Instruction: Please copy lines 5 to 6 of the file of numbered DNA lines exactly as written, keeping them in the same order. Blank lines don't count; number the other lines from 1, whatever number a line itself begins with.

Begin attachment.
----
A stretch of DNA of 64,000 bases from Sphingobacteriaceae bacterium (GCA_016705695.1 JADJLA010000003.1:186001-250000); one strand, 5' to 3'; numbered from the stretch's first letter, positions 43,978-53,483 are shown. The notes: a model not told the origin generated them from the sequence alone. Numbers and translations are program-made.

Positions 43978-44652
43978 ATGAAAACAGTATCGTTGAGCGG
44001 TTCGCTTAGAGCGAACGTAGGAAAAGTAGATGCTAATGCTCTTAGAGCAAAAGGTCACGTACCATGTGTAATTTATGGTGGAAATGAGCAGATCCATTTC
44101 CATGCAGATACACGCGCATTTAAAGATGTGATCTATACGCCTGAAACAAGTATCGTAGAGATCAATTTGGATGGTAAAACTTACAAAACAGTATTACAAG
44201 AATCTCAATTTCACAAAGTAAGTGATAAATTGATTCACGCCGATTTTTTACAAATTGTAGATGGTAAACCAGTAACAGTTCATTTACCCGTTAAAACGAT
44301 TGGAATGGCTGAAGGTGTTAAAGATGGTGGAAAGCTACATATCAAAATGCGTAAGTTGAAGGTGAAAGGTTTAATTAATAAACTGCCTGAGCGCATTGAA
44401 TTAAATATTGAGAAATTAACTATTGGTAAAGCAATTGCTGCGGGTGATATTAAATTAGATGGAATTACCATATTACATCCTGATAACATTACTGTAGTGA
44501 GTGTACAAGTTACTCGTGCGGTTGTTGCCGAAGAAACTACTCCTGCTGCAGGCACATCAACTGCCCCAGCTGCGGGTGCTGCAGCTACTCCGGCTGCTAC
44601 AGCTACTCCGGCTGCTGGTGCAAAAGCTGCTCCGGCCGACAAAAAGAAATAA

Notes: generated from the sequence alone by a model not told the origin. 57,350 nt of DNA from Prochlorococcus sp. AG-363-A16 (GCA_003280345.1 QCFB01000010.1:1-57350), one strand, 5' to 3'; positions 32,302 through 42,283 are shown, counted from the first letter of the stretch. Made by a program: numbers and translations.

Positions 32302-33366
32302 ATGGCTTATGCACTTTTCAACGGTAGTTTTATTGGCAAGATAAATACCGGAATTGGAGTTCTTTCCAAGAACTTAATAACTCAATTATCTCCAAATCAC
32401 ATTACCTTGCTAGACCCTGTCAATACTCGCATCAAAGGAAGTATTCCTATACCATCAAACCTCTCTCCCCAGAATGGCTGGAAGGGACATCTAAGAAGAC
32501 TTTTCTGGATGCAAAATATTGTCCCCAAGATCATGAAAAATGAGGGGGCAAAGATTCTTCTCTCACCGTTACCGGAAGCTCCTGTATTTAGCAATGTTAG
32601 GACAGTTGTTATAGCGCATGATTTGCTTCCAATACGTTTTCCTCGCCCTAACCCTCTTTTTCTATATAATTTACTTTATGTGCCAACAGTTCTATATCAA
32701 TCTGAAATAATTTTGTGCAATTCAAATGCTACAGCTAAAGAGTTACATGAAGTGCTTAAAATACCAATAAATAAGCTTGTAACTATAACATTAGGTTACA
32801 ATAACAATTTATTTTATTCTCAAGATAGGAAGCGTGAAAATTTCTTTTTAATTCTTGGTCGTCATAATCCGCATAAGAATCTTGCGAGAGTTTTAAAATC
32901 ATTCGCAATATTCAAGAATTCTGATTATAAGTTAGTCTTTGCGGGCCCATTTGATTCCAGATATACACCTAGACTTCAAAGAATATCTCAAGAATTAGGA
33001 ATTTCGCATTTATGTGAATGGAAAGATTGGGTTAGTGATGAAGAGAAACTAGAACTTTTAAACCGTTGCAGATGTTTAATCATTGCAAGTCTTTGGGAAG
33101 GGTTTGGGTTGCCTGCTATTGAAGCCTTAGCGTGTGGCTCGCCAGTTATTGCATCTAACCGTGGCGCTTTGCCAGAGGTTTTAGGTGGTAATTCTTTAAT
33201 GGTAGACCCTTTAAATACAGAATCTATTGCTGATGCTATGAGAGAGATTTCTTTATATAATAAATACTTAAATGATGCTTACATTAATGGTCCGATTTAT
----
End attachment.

44101 CATGCAGATACACGCGCATTTAAAGATGTGATCTATACGCCTGAAACAAGTATCGTAGAGATCAATTTGGATGGTAAAACTTACAAAACAGTATTACAAG
44201 AATCTCAATTTCACAAAGTAAGTGATAAATTGATTCACGCCGATTTTTTACAAATTGTAGATGGTAAACCAGTAACAGTTCATTTACCCGTTAAAACGAT